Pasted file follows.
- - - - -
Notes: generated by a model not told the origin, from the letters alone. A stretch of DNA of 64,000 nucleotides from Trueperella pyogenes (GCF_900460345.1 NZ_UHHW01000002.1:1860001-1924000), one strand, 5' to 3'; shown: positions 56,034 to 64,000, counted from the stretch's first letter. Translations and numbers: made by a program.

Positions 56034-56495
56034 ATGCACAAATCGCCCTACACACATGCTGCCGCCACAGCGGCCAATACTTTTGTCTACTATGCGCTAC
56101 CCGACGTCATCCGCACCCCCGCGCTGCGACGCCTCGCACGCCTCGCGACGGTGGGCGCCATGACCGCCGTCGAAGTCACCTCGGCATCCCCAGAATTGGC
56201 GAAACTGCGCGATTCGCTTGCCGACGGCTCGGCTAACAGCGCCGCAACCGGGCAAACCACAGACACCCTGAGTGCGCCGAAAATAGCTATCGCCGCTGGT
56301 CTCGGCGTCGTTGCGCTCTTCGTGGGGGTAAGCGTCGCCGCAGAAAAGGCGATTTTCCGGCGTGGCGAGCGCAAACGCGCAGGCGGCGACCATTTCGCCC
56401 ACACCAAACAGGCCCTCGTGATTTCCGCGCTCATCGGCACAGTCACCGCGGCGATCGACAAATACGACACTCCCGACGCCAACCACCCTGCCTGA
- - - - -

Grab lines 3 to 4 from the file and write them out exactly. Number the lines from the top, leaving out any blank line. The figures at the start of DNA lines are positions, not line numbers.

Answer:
56034 ATGCACAAATCGCCCTACACACATGCTGCCGCCACAGCGGCCAATACTTTTGTCTACTATGCGCTAC
56101 CCGACGTCATCCGCACCCCCGCGCTGCGACGCCTCGCACGCCTCGCGACGGTGGGCGCCATGACCGCCGTCGAAGTCACCTCGGCATCCCCAGAATTGGC